7 items from 2016
Over the weekend, Dominic Lalli of Big Gigantic took to Twitter to announce that a new album from the group is in the final stages of completion, revealing that it should be done in just a few weeks’ time. 2016 has seen the duo releasing a lot of new material, such as their collab with GRiZ on “C’Mon” and “The Little Things” with Angela McCluskey, though it’s unknown if these songs will make it onto the album.
Got just a couple weeks left to finish the new @BigGigantic album!! Everything coming along So Gooooood can’t wait to share it with You!!
— Dom (Big Gigantic) (@DominicLalli) July 1, 2016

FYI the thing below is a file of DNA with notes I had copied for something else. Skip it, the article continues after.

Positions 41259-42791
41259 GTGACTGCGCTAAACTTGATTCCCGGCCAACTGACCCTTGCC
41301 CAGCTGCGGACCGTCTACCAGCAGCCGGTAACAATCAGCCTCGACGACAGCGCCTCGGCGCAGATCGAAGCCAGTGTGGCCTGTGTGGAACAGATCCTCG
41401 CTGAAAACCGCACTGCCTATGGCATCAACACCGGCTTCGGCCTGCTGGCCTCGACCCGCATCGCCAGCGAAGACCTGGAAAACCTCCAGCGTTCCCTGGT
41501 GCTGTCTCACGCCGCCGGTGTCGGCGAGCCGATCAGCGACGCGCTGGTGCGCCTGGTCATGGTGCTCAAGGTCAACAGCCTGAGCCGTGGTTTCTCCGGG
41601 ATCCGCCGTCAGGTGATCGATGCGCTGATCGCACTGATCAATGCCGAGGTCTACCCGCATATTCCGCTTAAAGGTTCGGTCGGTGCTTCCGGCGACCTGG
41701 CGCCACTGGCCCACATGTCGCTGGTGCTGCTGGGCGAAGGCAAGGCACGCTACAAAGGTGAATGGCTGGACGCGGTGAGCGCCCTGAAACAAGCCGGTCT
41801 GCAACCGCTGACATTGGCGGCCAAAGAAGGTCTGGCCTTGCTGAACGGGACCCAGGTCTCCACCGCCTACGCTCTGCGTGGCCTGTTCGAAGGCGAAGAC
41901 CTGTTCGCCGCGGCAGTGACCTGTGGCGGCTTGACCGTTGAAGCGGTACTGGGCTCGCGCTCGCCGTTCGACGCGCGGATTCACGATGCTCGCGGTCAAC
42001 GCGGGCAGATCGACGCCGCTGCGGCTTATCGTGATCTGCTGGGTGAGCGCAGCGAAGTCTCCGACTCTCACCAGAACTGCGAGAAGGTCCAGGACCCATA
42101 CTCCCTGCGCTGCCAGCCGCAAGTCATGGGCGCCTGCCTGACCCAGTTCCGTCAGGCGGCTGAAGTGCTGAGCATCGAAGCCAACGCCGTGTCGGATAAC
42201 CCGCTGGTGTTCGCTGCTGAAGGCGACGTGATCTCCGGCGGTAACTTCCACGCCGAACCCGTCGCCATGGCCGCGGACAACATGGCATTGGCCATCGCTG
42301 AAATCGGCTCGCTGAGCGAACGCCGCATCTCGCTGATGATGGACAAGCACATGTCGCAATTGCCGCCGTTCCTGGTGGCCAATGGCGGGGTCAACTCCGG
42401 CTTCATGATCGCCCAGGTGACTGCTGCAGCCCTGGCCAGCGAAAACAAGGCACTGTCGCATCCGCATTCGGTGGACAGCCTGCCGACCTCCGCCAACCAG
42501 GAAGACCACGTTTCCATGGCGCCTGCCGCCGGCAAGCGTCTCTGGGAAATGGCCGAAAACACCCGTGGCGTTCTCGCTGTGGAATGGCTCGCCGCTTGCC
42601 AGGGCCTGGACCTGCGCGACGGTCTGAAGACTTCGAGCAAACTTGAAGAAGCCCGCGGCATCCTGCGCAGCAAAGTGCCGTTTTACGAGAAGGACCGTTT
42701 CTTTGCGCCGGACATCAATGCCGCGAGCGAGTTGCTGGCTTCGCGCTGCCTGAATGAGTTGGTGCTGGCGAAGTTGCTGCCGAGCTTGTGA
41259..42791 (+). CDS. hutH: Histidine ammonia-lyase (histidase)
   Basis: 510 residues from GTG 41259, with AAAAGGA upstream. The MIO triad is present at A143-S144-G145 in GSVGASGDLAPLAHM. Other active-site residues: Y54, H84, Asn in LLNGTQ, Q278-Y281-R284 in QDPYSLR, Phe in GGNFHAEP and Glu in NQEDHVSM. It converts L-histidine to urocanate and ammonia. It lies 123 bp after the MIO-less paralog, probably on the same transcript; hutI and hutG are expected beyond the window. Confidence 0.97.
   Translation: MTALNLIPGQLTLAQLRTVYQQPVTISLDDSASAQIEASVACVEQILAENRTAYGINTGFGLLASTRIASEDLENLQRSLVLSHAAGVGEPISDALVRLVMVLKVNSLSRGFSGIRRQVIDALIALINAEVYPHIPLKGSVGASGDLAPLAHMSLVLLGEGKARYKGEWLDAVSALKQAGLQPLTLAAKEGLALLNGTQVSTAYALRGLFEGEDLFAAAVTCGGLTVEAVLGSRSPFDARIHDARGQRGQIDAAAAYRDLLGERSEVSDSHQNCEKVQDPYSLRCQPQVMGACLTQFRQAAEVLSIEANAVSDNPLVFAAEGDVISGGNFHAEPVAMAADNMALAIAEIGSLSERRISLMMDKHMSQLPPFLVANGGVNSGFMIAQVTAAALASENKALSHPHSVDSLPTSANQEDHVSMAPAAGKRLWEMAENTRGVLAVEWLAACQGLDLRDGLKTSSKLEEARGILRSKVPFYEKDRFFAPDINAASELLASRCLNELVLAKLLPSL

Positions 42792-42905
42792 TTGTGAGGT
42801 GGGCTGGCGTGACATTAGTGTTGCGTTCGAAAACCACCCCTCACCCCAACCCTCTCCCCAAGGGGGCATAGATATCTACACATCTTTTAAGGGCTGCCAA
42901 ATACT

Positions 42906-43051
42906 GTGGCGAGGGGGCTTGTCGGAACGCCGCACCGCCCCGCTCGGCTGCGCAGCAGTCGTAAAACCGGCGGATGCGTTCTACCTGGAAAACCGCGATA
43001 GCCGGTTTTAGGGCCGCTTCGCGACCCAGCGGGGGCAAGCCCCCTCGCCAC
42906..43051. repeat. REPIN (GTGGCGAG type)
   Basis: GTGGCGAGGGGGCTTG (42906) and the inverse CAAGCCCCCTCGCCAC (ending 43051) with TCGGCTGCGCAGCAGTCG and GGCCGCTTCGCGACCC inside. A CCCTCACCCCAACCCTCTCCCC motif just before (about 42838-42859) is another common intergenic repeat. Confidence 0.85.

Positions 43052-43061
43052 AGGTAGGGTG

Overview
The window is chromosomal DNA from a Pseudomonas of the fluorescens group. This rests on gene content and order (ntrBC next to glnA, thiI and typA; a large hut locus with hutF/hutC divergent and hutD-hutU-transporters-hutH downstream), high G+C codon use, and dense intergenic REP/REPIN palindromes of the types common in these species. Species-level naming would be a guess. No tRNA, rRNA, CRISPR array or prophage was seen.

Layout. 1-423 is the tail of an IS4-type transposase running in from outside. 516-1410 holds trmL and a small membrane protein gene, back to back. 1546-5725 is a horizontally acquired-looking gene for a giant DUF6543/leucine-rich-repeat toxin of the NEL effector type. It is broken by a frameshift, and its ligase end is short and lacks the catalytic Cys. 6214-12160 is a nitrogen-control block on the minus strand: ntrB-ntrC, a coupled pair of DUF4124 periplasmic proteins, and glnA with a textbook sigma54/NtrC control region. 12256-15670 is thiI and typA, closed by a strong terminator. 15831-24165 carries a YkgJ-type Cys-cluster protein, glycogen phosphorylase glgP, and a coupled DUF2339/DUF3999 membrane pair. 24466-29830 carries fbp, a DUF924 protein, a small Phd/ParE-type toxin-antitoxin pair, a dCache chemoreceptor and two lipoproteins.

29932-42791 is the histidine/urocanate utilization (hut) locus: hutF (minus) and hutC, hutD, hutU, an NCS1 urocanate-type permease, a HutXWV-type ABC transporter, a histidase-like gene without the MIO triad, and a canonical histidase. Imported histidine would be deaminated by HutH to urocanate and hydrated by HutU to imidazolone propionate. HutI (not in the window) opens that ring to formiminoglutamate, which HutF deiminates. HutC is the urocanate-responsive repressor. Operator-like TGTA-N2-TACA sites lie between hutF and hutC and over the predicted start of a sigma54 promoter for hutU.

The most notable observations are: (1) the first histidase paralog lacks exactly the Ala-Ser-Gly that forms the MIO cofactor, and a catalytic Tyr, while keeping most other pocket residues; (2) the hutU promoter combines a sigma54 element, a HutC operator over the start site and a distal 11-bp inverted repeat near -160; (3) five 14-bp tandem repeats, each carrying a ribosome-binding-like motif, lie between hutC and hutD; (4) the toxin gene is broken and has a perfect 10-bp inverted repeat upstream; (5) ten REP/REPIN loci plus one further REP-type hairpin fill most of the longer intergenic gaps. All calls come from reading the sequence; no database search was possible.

Following up on their last full length effort in 2014 with The Night Is Young, the upcoming effort will be Big Gigantic’s sixth studio album, though a title and release date have yet to be announced. A number of collaborators have already been hinted at though, »
- Connor Jones
London — Thirty years since the Edinburgh Film Festival opened with the U.K. premiere of Jean-Jacques Beineix’s “Betty Blue,” the fest is to devote one of its retrospectives to the Cinéma du Look wave of 1980 and early 1990s French filmmaking. Another retrospective, “Pow!!! Live Action Comic-Strip Adaptations: The First Generation,” delves into the evolution of the live-action comic-strip adaptation in cinema.
The Gallic retro will focus on the work of Beineix, Luc Besson and Leos Carax, the three directors around which Cinéma Du Look revolved. Titles in the strand will include Beineix’s “Betty Blue” (1986) and “Diva” (1981), Besson’s “Subway” (1985), “The Big Blue” (1988) and “La Femme Nikita” (1990), and Carax’s “Mauvais Sang” (1986) and “Les Amants Du Pont-Neuf” (1991).